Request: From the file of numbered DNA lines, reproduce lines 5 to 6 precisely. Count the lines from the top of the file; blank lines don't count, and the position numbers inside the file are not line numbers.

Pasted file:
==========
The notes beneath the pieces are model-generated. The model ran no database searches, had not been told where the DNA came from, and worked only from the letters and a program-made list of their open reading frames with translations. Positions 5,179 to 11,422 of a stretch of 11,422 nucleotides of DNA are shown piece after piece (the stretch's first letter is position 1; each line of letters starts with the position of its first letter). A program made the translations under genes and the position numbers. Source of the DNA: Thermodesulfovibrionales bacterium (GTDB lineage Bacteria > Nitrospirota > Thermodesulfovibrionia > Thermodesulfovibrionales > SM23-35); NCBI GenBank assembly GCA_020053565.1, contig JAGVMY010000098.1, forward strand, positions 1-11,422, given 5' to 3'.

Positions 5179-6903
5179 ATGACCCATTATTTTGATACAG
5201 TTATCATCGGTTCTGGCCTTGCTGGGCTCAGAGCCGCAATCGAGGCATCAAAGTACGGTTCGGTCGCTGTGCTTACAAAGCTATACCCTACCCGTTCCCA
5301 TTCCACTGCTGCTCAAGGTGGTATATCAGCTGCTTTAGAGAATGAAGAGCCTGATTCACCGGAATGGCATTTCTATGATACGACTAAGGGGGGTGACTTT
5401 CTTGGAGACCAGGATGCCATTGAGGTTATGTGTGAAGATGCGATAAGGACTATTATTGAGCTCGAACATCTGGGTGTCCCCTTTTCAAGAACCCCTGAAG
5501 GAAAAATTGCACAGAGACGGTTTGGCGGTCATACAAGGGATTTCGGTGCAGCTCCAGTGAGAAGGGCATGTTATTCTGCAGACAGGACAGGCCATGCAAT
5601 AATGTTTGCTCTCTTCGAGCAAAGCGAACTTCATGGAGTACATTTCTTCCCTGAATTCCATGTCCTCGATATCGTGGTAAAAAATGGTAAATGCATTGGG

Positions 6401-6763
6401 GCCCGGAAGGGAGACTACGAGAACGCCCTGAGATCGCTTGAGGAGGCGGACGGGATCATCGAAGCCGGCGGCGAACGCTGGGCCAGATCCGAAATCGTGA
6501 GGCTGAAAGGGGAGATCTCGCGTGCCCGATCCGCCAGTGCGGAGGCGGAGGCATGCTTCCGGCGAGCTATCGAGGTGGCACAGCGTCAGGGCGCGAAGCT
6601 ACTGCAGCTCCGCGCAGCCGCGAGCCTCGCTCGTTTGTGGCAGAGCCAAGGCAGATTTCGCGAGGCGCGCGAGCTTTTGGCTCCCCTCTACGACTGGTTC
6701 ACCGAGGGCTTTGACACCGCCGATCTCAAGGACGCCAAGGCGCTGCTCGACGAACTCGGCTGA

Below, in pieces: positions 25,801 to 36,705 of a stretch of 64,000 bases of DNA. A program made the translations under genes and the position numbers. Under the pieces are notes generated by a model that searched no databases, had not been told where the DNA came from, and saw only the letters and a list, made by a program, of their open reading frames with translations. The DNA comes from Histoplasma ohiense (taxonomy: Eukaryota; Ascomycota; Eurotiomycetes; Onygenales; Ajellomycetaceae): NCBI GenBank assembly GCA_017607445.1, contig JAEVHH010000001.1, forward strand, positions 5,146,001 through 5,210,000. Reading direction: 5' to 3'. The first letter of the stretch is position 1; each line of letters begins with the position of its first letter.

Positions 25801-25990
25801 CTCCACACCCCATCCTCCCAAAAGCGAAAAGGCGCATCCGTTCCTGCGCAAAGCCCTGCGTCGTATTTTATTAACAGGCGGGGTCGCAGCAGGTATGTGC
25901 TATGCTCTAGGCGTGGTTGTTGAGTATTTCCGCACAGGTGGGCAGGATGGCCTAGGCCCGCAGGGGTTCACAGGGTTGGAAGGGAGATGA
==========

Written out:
5301 TTCCACTGCTGCTCAAGGTGGTATATCAGCTGCTTTAGAGAATGAAGAGCCTGATTCACCGGAATGGCATTTCTATGATACGACTAAGGGGGGTGACTTT
5401 CTTGGAGACCAGGATGCCATTGAGGTTATGTGTGAAGATGCGATAAGGACTATTATTGAGCTCGAACATCTGGGTGTCCCCTTTTCAAGAACCCCTGAAG